197: New Code of Practice for commercial landlords and tenants during COVID-19 pandemic
On 17 June 2020, the government published a new, voluntary Code of Practice for commercial property rental payments during the COVID-19 pandemic. The Code sets out a number of principles which commercial landlords and tenants are encouraged to apply when negotiating arrangements during this difficult time.
Pay up where you can
The Code was released just before the June quarter day in the hope that parties would act in good faith when it comes to rent payments. The introduction to the Code states that tenants ‘who are able to pay their rent in full should continue to do so’ and therefore not use COVID-19 as an excuse to avoid paying rent.
At the same time, the government has extended (until 30 September 2020) the ban on both the forfeiture of commercial leases and the presenting of winding up petitions. In addition, commercial rent arrears recovery (CRAR) can now only be used where tenants owe at least 189 days of unpaid principal rent.
Clearly, the government does not want tenants to abuse the protections that have been put in place during the pandemic where they are actually able to pay their rent to landlords. The Code encourages transparency and co-operation, but landlords are not being asked to agree concessions with tenants who are able to meet their quarterly rent payments.
Temporary severe hardship
However, if a tenant can demonstrate it is experiencing ‘temporary severe hardship’ as a result of the COVID-19 pandemic, it is suggested that landlords ‘should provide concessions where they reasonably can’. Tenants must provide financial information to explain why they cannot pay. Landlords must take these into account and agree concessions, where possible, or provide a reasonable explanation for refusal.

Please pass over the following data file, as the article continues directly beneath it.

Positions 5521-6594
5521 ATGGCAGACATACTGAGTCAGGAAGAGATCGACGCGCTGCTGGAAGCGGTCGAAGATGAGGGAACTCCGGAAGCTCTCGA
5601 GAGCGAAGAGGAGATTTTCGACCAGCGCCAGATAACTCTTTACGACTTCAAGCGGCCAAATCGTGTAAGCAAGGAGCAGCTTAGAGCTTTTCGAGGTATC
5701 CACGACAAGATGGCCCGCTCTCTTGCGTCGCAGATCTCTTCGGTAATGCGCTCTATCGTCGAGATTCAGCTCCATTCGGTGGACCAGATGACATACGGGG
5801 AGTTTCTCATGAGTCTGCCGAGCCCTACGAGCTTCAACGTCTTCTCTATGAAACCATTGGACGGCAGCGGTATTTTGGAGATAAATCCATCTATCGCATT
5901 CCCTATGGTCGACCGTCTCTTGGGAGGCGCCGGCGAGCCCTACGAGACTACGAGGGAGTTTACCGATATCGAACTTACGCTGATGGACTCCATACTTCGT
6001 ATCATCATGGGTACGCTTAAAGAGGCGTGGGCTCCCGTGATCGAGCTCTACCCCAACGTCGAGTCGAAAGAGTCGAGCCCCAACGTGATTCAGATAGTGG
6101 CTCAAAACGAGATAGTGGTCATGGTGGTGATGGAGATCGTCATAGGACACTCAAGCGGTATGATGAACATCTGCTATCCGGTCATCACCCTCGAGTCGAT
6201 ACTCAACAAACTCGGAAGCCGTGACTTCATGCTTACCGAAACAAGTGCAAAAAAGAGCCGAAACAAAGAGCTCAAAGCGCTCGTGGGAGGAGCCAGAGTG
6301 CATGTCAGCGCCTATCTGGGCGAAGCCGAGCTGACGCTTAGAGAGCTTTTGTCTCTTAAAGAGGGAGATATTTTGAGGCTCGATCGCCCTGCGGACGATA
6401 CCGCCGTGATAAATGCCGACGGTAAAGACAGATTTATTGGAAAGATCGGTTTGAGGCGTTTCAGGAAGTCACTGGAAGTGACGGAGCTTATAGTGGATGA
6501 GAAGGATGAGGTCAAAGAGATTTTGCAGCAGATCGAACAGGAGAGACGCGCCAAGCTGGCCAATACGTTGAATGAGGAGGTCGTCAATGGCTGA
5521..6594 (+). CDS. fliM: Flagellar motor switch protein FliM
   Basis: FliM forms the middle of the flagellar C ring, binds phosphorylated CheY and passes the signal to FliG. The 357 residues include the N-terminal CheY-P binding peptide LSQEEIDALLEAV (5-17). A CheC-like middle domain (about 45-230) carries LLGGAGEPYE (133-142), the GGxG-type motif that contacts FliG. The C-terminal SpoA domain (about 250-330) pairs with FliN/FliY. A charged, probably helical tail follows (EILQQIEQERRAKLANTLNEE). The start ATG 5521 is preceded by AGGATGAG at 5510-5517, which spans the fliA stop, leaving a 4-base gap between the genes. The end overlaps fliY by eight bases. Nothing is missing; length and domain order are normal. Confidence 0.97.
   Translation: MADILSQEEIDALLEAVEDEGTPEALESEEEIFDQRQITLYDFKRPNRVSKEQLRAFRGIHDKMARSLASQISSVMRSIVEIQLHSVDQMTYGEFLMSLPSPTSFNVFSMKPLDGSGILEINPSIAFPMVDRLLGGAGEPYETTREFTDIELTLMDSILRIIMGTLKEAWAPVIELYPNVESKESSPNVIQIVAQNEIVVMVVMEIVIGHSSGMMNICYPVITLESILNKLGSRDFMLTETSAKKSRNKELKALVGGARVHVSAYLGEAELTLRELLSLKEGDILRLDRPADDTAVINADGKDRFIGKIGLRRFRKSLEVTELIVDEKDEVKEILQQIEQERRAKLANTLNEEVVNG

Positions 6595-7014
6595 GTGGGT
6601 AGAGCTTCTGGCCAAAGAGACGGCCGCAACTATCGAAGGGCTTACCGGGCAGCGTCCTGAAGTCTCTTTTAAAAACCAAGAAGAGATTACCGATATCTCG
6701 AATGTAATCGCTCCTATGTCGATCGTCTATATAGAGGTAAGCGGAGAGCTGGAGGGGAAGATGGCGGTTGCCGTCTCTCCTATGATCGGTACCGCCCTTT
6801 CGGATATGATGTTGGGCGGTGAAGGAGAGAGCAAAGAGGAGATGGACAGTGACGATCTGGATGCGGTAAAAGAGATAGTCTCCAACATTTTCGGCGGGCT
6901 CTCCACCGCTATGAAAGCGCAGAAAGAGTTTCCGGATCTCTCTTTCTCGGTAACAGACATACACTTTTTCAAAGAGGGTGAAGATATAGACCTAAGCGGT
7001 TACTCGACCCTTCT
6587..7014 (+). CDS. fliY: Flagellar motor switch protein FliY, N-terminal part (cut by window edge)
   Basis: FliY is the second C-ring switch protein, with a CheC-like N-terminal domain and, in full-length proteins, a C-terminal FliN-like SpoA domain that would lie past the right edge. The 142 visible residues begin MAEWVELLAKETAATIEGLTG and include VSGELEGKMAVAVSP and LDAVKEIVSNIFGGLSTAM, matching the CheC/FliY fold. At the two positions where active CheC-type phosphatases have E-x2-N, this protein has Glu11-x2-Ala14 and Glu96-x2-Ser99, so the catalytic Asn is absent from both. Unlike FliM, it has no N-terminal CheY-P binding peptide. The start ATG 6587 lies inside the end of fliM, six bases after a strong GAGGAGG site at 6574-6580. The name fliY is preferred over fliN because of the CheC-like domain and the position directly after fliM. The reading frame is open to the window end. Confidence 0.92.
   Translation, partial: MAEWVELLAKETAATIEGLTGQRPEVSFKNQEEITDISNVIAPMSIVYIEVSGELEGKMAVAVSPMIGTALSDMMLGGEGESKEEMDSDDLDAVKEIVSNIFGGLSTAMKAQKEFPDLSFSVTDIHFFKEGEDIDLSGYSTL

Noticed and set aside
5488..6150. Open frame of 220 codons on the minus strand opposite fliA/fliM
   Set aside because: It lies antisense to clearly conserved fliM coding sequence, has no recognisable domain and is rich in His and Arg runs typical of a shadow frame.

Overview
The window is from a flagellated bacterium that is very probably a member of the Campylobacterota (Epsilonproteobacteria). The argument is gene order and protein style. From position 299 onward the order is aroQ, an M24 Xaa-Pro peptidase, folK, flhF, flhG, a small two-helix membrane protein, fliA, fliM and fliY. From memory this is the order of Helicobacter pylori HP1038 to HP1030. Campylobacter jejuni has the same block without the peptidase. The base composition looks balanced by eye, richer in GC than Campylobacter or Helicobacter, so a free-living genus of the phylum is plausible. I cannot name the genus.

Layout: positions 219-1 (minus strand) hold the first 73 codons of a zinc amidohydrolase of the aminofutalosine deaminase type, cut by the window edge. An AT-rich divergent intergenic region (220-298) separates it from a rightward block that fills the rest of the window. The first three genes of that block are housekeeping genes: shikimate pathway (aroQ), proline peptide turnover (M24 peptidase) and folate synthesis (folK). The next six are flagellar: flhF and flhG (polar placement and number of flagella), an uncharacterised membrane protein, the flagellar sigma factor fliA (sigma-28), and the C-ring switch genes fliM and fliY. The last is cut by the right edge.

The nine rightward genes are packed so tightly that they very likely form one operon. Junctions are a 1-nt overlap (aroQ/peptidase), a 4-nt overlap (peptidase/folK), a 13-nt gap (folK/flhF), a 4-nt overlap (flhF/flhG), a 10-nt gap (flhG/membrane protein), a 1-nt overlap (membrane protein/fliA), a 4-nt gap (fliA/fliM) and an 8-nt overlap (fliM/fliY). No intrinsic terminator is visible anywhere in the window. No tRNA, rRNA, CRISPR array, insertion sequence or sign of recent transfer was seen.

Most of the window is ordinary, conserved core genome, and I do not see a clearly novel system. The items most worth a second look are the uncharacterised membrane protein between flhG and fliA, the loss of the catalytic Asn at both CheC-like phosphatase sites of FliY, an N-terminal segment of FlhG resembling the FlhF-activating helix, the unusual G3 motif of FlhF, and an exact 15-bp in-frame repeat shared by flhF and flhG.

The March quarter day fell just after lockdown. Many landlords and tenants entered into emergency discussions straight away and concession arrangements were quickly documented in side letters. It has been common practice for landlords to allow ‘rent-free periods’, a ‘deferral of the whole or part of the rent’ or ‘rental variations to reduce ongoing payments to a current market rate’. These are referred to in the Code as the best course of action to be negotiated.
That said, some of these arrangements may only have been agreed to last until the end of June and there will be tenants struggling to make their next quarterly or even monthly payments.
Service charge and insurance
In addition, the Code states that service charge and insurance rent needs to be paid in full without discount. It stresses that it is important that buildings continue to be insured and safely-maintained so that they are ready to support the economy’s recovery after the pandemic.
Voluntary until June 2021
It will be interesting to see what impact this new Code will actually have, or if it has come a little too late for some tenants. It is only voluntary and lasts until 24 June 2021, but it does have heavy backing from industry bodies including the British Chamber of Commerce, BPF, BRC and RICS.
The Code can be found here.